It seems like everyone is lining up to take their turn bashing Mark McGwire. The latest is Fergie Jenkins. It seems he wants Big Mac to apologize to the pitchers McGwire faced en route to his then record-breaking 70 HRs.

Fergie is quoted as saying “You have yet to apologize to all the pitchers you faced while juiced. You altered pitchers’ lives. You may have shortened pitchers careers because of the advantage you forced over them while juiced. Have you thought about what happened when they couldn’t get you out and lost the confidence of their managers and general managers? You even managed to alter the place some athletes have achieved in record books by making your steroid-fueled run to the season home run record.”

Is he serious? Surely he can’t think that McGwire and the select group of sluggers that have been exposed were the only ones using steroids. Surely he must know that a large portion of those pitchers he feels were victimized were using as well. The problem with this witch hunt is the blame that’s being distributed to such a small percentage of the guilty parties.

While the steroid era is a black eye for the sport, it’s not the only time players used illegal substances to gain an edge. For years amphetamines have ran rampant in MLB clubhouses. These greenies were taken as a pick-me-up to help endure the marathon season that baseball is.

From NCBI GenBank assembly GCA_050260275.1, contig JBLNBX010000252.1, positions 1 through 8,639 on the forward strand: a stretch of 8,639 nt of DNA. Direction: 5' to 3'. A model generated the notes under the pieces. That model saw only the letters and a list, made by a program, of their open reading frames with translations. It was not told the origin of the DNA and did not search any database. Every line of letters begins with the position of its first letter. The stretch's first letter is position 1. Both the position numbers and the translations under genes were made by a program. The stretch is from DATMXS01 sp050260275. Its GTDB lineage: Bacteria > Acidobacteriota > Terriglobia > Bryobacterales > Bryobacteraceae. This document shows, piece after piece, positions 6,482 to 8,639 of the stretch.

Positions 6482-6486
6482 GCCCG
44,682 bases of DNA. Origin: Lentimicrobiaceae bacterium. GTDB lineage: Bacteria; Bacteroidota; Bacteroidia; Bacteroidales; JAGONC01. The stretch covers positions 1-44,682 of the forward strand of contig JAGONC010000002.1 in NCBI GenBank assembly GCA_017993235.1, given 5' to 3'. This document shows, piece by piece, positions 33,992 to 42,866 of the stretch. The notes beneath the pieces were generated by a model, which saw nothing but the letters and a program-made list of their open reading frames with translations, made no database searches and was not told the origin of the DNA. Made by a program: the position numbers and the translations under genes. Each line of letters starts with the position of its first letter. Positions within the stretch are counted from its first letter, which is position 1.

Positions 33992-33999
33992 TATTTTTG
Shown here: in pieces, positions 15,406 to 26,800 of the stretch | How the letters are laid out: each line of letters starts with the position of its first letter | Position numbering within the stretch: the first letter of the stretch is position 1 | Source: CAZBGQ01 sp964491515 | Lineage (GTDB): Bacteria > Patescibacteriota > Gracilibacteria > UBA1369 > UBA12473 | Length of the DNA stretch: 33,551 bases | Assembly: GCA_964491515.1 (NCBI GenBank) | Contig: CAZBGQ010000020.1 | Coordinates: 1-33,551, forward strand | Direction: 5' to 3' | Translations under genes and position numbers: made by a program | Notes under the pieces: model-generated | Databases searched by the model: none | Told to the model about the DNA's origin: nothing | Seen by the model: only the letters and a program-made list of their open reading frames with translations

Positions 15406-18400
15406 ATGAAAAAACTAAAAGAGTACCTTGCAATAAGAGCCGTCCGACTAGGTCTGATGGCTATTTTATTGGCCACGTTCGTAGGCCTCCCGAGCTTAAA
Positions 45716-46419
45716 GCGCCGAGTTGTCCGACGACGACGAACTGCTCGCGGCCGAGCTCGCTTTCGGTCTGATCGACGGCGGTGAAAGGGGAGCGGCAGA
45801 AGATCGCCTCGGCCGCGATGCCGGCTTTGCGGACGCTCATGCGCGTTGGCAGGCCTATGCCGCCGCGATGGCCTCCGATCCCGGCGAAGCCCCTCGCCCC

Now I don’t like some of McGwire’s responses, especially when he said he wished he never played in the steroid era. Not exactly taking responsibility. However, if you read between the lines, he’s subtly letting on just how big of a problem this was. You just don’t know who used and who didn’t. So please spare us with the notion that Albert Pujols, Derek Jeter, Cal Ripken, Ken Griffey Jr., and whoever else had a squeaky clean image never used because you just don’t know. Once upon a time they said the same thing about A-Rod.

In the least surprising news of the newly turned calendar year, Mark McGwire admitted to using steroids. He finally addressed the past, which he did not want to talk about during the Congressional hearing.

The timing couldn’t have been better, as far as the Cardinals are concerned, as he doesn’t bring the distraction to Spring Training. He is the team’s new hitting coach.

I once vilified McGwire and all of the steroid users, but to me it’s hard to single a couple people out in such a tainted era. If you say “I told you so”, please direct it at the era and not Big Mac. At least he finally came clean unlike Sammy Sosa, Barry Bonds, Roger Clemens, and the hundreds of other players that used.


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